and legal maximum values listed in the tables for
complete pet food.

2. VALIDATION PROCEDURE
FEDIAF recommends that for the purpose of nutrition
validation, complementary pet food should be divided
into three parts:

For products belonging to category B, the validation


procedure should cover those nutrients that are
relevant for the intended use of the product.

For products belonging to category A, the validation


procedure should comply with that laid down for
complete pet food in order to assess the nutritional
adequacy of the total daily ration.

For occupational products (designed for chewing)


belonging to category C; no specific validation
procedure for nutritional adequacy is needed.

3. REPEAT ANALYSES
When a validation procedure is recommended the
same rules should apply for complementary and

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complete pet food.

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Analytical Methods

In order to obtain representative results, samples


have to be collected and treated according to
the general principles laid down in Commission
Regulation (EC) No 152/2009 of 27 January 2009
establishing Community methods of sampling and
analysis for the official control of feeding stuffs.
The analysis of only one sample may not reflect the
level declared in the average analysis of the product.

To obtain a representative analysis, multiple samples


coming from different batches have to be analysed.
A composite sample made from multiple samples is
also valid. To evaluate the results of a single-sample
analysis, maximum tolerances for deviation from the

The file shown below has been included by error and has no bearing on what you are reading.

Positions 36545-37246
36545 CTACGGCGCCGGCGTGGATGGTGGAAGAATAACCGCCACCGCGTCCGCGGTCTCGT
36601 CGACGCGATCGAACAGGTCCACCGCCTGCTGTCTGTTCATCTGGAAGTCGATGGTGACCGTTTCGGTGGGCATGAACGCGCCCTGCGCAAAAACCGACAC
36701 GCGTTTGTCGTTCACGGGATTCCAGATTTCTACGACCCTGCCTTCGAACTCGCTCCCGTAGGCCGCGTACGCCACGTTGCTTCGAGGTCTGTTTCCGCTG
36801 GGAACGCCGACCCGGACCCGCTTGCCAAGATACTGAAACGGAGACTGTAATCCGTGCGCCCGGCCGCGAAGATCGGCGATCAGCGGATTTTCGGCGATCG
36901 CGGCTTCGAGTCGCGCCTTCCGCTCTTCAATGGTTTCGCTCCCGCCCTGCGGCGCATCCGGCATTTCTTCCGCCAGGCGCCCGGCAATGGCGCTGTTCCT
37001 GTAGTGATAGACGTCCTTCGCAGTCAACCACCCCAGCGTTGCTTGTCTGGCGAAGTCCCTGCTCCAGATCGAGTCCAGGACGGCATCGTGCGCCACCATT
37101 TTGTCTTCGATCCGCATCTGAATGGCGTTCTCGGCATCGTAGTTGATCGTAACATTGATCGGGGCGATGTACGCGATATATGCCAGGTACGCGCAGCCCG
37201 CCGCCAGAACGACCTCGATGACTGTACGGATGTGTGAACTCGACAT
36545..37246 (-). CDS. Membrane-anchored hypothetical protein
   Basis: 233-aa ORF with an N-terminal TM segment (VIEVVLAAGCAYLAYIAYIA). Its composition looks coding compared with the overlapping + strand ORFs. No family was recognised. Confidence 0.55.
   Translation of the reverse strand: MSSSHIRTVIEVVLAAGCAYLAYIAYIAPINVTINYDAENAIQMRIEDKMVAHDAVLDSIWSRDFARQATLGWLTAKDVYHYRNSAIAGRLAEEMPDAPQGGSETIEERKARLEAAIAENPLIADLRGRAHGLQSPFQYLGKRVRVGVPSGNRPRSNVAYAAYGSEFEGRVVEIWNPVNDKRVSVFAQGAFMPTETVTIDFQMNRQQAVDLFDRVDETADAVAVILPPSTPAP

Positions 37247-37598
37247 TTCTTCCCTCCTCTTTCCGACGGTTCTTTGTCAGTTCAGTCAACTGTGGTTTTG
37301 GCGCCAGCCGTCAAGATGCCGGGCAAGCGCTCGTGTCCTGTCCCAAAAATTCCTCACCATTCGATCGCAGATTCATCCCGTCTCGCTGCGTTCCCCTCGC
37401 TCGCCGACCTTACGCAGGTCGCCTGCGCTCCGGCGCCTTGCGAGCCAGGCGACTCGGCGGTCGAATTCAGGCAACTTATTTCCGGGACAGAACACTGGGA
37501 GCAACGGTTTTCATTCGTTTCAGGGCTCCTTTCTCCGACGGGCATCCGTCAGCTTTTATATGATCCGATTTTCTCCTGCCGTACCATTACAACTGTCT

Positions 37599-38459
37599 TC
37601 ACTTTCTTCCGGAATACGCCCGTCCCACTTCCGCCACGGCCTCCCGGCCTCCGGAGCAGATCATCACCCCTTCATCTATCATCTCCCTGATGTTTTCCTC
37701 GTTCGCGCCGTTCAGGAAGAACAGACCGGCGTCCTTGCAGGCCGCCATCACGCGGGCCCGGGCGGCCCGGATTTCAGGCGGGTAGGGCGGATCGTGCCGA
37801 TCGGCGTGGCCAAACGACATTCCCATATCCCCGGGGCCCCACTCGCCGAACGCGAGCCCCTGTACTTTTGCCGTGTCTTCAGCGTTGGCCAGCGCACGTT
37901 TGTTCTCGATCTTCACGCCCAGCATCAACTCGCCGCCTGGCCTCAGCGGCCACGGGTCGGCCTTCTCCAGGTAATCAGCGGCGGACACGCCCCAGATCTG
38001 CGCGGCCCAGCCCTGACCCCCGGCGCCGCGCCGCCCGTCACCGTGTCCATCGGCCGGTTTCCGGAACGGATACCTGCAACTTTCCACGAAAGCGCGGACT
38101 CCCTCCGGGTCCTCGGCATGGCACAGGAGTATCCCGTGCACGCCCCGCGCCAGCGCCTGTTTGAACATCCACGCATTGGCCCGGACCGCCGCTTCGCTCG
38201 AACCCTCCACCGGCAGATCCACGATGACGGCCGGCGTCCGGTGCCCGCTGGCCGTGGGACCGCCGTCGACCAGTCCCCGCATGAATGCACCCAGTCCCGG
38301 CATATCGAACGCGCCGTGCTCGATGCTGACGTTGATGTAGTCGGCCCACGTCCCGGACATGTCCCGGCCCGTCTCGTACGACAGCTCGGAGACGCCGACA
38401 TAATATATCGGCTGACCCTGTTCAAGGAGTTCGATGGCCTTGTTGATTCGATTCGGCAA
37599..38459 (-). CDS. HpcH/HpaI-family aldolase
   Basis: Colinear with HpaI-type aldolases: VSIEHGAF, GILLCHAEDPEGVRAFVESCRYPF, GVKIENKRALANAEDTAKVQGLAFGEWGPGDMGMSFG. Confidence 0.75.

declared values, as foreseen in ANNEX 4 of Regulation
767/2009 on the marketing and use of feed should be
permitted as well as tolerances for analytical latitudes.

NON-EXHAUSTIVE LIST OF ANALYTICAL METHODS


Nutrient

Method Reference(S)

Sampling

Regulation (EC) 152/2009 O.J. 26/02/2009 L 54


ISO/DIS 6491

Moisture

Regulation (EC) 152/2009 O.J. 26/02/2009 L 54


ISO /DIS 6496

Protein (crude)

Regulation (EC) 152/2009 O.J. 26/02/2009 L 54

Arginine

Regulation (EC) 152/2009 O.J. 26/02/2009 L 54

Histidine

Regulation (EC) 152/2009 O.J. 26/02/2009 L 54

Isoleucine

Regulation (EC) 152/2009 O.J. 26/02/2009 L 54

Lysine

Regulation (EC) 152/2009 O.J. 26/02/2009 L 54

Methionine

Regulation (EC) 152/2009 O.J. 26/02/2009 L 54

Cystin/Cystein

Regulation (EC) 152/2009 O.J. 26/02/2009 L 54

Phenylanaline

Regulation (EC) 152/2009 O.J. 26/02/2009 L 54

Tyrosine

Regulation (EC) 152/2009 O.J. 26/02/2009 L 54

Threnonine

Regulation (EC) 152/2009 O.J. 26/02/2009 L 54

Valine

Regulation (EC) 152/2009 O.J. 26/02/2009 L 54

Tryptophane

Regulation (EC) 152/2009 O.J. 26/02/2009 L 54


2nd ISO/CD 13904

Fat (crude)

Regulation (EC) 152/2009 O.J. 26/02/2009 L 54

Linoleic Acid

VDLUFA method 5.6.2


B.S.I method BS684: section 2.34 :
ISO 5509-1997
AOAC 15th ed. (1990) 969.33 & 963.22

Arachidonic Acid

VDLUFA method 5.6.2


B.S.I method BS684: section 2.34 :
ISO 5509-1997
AOAC 15th ed. (1990) 969.33 & 963.22

Fiber (crude)

Regulation (EC) 152/2009 O.J. 26/02/2009 L 54

Ash (crude)

Regulation (EC) 152/2009 O.J. 26/02/2009 L 54

Calcium

Regulation (EC) 152/2009 O.J. 26/02/2009 L 54


ISO/DIS 6869

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Nutrient

Method Reference(S)

Phosphorus

Regulation (EC) 152/2009 O.J. 26/02/2009 L 54


ISO/DIS 6491

Potassium

Regulation (EC) 152/2009 O.J. 26/02/2009 L 54


ISO/DIS 6869

Sodium

Regulation (EC) 152/2009 O.J. 26/02/2009 L 54


ISO/DIS 6869

Chloride

Regulation (EC) 152/2009 O.J. 26/02/2009 L 54


35 LMBG L06.00-5
AOAC 14th ed. (1984) 3.069-3.070
AOAC 15th ed. (1990) 920.155 & 928.04